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Metrophile
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Brno is a city usually ignored by tourists, although it is certainly worth at least a half-day visit. Its pedestrianized historic center is very charming and easy to navigate, as it is adjacent to the railway station. The streets are full of people, who seem to be a little less reserved than the inhabitants of Prague.

















































Where else can you find Mac Donald’s in such beautiful buildings?





One thing I did not like in the main pedestrian street was the fact that it hosts tramway tracks in the middle. People usually walk on them and step aside when a tram approaches. At one place a café has blocked the pavement, forcing pedestrians to walk on the tracks:











































Walking towards the hill:











Here is the view from the hill, with the inevitable commie blocks:







This is the main railway station:



The area behind the station:





I kept the best part for the end. If you follow the pedestrian bridges behind the railway station, you get to a HUGE shopping mall:





 

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Not bad...

If you love Central European cities, you should visit Karlovy Vary (Karlsbad). Truly amazing!!!
 

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The streets are full of people, who seem to be a little less reserved than the inhabitants of Prague.
You met some Prague inhabitants in Prague? You lucky man, they are very rare... :)
 

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Not bad...

If you love Central European cities, you should visit Karlovy Vary (Karlsbad). Truly amazing!!!
Yes, if you like kitschy late-19th century eclectical architecture, than you have to see Karlovy Vary for sure...

Believe me, there are hundreds much more interesting cities within Central Europe. I know, poor taste is poor taste, you can't help it.
 

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Metrophile
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Discussion Starter · #9 ·
Not bad...

If you love Central European cities, you should visit Karlovy Vary (Karlsbad). Truly amazing!!!
I have already visited Karlovy Vary, in 2004. Unfortunately back then I did not carry a camera with me, since I was not a member of SSC! It is really stunning, IMO the most beautiful town of this size in Europe! Kokpit probably hates it because it is actually a Russian owned town!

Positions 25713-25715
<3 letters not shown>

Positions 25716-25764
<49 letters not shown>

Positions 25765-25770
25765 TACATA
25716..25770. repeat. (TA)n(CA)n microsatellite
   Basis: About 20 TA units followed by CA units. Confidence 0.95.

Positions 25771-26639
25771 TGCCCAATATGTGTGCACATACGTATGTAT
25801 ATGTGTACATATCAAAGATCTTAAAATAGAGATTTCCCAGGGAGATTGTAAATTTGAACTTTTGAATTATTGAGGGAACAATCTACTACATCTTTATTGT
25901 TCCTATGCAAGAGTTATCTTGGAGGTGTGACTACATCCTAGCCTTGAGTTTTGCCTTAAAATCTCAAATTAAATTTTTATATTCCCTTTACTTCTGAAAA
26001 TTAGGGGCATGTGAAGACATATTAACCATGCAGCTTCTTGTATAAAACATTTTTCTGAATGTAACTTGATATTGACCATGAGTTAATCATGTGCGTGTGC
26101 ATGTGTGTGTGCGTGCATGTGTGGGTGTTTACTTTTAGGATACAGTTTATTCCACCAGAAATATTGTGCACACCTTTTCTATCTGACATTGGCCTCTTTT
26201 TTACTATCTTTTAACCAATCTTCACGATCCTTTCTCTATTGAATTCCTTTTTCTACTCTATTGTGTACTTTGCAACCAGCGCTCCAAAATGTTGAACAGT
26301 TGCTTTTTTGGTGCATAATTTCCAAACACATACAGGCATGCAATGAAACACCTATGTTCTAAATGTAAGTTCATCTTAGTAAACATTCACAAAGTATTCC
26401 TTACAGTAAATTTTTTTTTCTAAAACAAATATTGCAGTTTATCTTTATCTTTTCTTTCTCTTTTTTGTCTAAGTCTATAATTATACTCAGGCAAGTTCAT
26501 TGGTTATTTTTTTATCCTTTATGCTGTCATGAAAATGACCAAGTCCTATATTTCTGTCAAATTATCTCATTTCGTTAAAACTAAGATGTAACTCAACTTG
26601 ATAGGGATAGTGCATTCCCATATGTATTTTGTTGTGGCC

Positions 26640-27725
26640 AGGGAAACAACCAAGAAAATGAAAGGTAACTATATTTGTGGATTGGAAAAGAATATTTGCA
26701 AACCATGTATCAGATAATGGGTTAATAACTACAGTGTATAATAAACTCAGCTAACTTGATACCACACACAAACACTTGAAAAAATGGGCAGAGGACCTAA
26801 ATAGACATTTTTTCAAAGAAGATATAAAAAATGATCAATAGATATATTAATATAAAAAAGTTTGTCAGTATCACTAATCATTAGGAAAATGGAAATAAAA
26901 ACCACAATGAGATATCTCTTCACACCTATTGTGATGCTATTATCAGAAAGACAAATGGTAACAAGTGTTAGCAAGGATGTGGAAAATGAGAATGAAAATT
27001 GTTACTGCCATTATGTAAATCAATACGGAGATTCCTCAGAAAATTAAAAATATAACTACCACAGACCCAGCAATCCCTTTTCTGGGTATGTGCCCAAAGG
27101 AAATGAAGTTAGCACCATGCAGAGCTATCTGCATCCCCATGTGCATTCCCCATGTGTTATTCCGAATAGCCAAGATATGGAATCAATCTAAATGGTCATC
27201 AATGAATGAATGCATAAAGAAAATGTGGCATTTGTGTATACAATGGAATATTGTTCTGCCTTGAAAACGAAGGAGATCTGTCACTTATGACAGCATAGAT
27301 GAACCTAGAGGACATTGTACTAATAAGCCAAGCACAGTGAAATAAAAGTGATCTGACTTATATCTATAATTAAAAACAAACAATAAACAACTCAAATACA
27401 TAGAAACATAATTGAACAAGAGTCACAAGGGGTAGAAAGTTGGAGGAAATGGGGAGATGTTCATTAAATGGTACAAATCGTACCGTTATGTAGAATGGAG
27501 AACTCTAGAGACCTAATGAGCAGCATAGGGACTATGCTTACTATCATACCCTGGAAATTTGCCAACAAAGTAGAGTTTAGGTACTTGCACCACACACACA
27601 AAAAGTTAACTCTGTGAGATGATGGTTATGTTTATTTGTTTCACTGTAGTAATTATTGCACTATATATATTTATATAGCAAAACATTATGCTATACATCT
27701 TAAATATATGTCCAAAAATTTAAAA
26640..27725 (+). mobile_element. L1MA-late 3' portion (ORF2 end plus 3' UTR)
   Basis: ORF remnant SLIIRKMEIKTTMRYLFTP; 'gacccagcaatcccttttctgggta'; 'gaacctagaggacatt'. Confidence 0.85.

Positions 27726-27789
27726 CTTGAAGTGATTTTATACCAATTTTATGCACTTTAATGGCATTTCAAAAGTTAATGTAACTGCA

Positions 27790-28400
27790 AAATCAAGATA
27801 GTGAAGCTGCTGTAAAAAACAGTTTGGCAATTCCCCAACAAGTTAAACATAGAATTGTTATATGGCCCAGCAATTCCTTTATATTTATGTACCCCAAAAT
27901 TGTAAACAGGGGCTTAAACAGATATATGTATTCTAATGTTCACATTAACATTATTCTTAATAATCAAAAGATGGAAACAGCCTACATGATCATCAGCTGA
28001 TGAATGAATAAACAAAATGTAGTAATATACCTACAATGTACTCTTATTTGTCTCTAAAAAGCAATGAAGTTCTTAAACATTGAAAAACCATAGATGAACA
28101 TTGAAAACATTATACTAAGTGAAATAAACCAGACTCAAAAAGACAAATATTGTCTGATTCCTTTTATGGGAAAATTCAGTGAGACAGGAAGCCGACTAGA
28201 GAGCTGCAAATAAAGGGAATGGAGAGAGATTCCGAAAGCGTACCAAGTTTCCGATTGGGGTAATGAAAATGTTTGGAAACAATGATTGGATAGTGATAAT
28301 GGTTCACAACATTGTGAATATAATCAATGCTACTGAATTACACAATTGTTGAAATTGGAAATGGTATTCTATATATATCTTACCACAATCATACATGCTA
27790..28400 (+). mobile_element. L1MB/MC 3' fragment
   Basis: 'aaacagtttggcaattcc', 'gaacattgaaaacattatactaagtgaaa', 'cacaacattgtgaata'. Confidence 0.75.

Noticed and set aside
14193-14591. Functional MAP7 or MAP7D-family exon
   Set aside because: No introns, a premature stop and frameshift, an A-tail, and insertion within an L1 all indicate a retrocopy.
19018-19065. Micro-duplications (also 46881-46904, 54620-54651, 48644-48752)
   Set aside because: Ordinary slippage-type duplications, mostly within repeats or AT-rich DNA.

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I have already visited Karlovy Vary, in 2004. Unfortunately back then I did not carry a camera with me, since I was not a member of SSC! It is really stunning, IMO the most beautiful town of this size in Europe!
:eek:kay:

Kokpit probably hates it because it is actually a Russian owned town!
And/or maybe because I gave its German name...:eek:

Russian owned, interesting? I thought Monte Carlo was their playground. Anyway, both cities have beautiful Russian Orthodox Churches in the revivalist style.
 

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Kokpit probably hates it because it is actually a Russian owned town!
No, I hate eclectical architecture generally. Karlovy Vary hasn't any historical value contrary to hundreds towns in Central Europe, it's just kitschy spa town with most buildings being built in late 19th century in neohistorical style (the most stupid architectonic style ever invented). There are more spa towns in western Bohemia (Mariánské lázně...), Karlovy Vary are the most kitschy of these and that's why they are the most visited and admired by tourists lacking any good taste for architecture.
If you want see Central European town with valuable architecture, visit Litomyšl, Třebíč, Tábor, Český Krumlov, Kutná Hora, Olomouc, Telč... or any of hundreds historical towns within CE.
You can only gues why for example Karlovy Vary are not on UNESCO list...

BTW Karlovy Vary is not owned by Russians, it is just ruled by Russian mafia which wash their dirty money there...
 

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One thing I did not like in the main pedestrian street was the fact that it hosts tramway tracks in the middle. People usually walk on them and step aside when a tram approaches. At one place a café has blocked the pavement, forcing pedestrians to walk on the tracks:
What about old people? Brno is city for people, not for spoiled western tourists. BTW tram goes there not so often AFAIK and there was no accident so far.
You can watch it here
 

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very nice town looks tourist friendly, i know some people that attend Masaryk University in Brno..
 

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The problem with Brno in terms of tourism is that
an overwhelming majority of people including business and hotel owners
do not speak English at all. I had to call Brno for my work a few months ago
in order to put hotels on our online booking engine, but i only managed to get two because all of the other ones did not speak English at all.
 
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